Climate emergency: time to act
On Monday, August 10, the report AR6 Climate Change 2021: The Physical Science Basis was published, the first of the three parts that will make up the Sixth Assessment Report of the Intergovernmental Panel on Climate Change (IPCC).
This document, developed by 234 experts from 66 countries, updates and reduces the level of uncertainty in the forecasts for the evolution of global warming in the coming decades. For the preparation of the document, more than 15,000 articles and academic references published so far on this topic have been reviewed, with the aim of developing a detailed synthesis on the effects that warming has had on the physical environment, as well as five possible warming scenarios based on greenhouse gas emissions (GHG) emitted between now and 2100.
Source: AR6 Climate Change 2021: The Physical Science Basis
Each warming scenario implies a series of consequences on different indicators, such as temperature, precipitation, extreme weather events, rising sea levels or the loss of the frozen surface of the Arctic.
“According to the report, which highlights a climate emergency against which it is time to act, there is a direct relationship between the increase in temperature and extreme weather events.
Expectations are not very flattering. In an intermediate GHG emission scenario, temperatures would rise from 2.1 to 3.5 ºC by the end of this century but could reach 5.7 ºC in the worst-case scenario. Taking this evolution into account, by 2060 the 2 ºC warming will have been exceeded. In fact, in the last fifty years, the temperature on the Earth’s surface has risen faster than in any other similar period in the last 2,000 years.
But what does the increase in temperature imply? According to this report, there is a direct relationship between the increase in temperature and the proliferation of extreme meteorological phenomena, such as torrential rains, cyclones, droughts or the decrease in Arctic ice, among others.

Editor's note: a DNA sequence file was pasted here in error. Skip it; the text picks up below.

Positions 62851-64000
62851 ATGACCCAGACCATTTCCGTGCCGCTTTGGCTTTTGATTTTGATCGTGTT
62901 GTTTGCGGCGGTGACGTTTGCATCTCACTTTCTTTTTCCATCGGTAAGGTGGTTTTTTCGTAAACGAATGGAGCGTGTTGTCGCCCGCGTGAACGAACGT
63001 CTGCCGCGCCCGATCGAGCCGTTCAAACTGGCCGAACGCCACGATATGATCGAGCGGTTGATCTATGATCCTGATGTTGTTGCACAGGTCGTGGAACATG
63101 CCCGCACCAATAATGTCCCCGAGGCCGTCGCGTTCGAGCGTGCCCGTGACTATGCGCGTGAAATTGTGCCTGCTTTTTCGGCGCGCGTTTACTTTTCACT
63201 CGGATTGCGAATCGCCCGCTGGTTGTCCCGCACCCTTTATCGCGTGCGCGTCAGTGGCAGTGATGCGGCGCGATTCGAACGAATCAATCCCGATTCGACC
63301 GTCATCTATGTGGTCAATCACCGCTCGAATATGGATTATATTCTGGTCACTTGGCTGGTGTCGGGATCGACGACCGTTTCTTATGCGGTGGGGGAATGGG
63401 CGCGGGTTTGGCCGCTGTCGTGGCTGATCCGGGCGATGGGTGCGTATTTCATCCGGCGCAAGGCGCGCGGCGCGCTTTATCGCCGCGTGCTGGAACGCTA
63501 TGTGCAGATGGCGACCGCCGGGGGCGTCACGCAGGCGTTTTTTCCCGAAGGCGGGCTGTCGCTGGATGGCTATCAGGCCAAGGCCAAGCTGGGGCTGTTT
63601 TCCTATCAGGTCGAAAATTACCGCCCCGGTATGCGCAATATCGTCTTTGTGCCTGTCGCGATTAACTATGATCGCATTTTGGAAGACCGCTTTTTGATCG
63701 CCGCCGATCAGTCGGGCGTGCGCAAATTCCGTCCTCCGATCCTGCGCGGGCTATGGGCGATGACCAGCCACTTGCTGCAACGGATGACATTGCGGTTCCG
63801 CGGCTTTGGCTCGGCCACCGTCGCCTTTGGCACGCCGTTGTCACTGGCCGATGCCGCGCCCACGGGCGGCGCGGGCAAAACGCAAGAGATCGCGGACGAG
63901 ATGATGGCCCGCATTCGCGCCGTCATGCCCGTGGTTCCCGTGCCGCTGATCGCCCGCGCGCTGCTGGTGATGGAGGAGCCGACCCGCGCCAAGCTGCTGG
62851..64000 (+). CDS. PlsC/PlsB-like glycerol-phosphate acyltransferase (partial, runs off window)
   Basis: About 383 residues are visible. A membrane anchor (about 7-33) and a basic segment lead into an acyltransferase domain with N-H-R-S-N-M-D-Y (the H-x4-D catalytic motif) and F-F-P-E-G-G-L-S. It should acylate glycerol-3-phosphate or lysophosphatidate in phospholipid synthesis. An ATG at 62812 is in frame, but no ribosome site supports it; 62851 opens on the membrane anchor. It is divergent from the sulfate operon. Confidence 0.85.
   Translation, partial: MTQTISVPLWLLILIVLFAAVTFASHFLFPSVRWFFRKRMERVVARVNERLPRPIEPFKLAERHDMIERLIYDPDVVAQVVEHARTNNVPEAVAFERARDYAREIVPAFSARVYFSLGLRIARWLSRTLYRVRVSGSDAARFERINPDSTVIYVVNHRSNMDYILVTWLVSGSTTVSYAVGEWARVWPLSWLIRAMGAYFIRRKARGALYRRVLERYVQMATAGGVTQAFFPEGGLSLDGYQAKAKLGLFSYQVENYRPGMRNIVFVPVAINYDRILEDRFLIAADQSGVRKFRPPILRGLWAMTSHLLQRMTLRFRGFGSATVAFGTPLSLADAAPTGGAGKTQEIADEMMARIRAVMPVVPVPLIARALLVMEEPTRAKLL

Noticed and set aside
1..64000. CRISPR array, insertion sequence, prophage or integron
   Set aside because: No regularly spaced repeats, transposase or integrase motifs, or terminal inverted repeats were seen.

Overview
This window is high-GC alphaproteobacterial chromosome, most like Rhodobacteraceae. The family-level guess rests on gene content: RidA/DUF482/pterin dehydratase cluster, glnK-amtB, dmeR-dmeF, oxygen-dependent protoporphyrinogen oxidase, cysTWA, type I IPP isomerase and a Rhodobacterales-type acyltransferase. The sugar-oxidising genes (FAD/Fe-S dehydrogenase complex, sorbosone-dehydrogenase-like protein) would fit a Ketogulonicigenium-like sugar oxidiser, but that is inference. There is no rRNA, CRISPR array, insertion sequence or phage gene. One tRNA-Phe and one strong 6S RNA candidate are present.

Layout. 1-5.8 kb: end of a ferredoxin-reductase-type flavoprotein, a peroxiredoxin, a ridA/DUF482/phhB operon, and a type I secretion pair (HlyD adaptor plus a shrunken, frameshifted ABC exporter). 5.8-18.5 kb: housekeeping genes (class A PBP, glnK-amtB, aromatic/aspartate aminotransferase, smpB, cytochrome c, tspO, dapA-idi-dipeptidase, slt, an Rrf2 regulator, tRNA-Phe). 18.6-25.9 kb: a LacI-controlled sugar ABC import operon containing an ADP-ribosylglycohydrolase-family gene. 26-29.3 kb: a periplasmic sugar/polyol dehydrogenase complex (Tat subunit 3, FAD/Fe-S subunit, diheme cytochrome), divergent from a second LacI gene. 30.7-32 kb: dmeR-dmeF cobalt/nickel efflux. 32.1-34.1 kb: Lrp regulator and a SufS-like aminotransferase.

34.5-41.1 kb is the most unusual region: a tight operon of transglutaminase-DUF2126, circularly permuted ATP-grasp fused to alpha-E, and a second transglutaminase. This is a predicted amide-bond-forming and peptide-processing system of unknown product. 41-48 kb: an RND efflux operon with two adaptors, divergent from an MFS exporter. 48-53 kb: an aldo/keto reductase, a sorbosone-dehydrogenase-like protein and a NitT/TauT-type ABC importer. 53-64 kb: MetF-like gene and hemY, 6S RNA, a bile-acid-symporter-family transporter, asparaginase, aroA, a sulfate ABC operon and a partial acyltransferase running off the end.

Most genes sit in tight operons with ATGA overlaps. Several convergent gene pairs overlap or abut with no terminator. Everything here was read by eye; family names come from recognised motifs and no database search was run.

Likewise, the report argues that it is unequivocal that human influence has been an accelerating element, increasing the chances of such extreme events materializing.
“A rise in sea level by the end of the century is not excluded, which implies an impact on terrestrial and marine ecosystems and millions of people living in coastal areas.
The most devastating aspect is that many of the changes observed in the climate system are unprecedented and a large number of their consequences, such as thawing or rising sea levels, will be irreversible for thousands of years. In the latter case, an increase of around one meter by the end of this century cannot be excluded, in the worst-case scenario. This, apart from the tremendous impact on a multitude of terrestrial and marine ecosystems, puts many millions of people who live in coastal areas at risk and who would be forced to migrate to inland areas.
However, although the outlook is dark, the situation is not irreversible, at least for the moment. According to the most optimistic emissions scenario, it is still possible to ensure that the temperature increase does not exceed 1.5 ºC by the end of the century. But, for this, it is necessary to generate rapid, sustained and large-scale reductions of GHG emissions. The evolution in the most favorable scenario implies a reduction of emissions of 40% by 2030 and reaching neutrality of emissions by the middle of the century. Although these reductions would take approximately three decades to have an effect on temperature, the benefits to air quality would be seen in no time.
The task ahead is twofold, since we must reduce emissions and adapt to changes, both those that the planet is suffering and those that derive from the solutions we must take to heal the wounds.
It is clear that this will only be achieved with strong political decisions, severe changes in the production model, effective technological developments and, above all, with climate awareness. We must all understand that passivity will condemn the planet to a path of no return. We must be clear that we are facing the greatest challenge that humanity has faced. We know what the goal is and how to get there, so it’s time to act.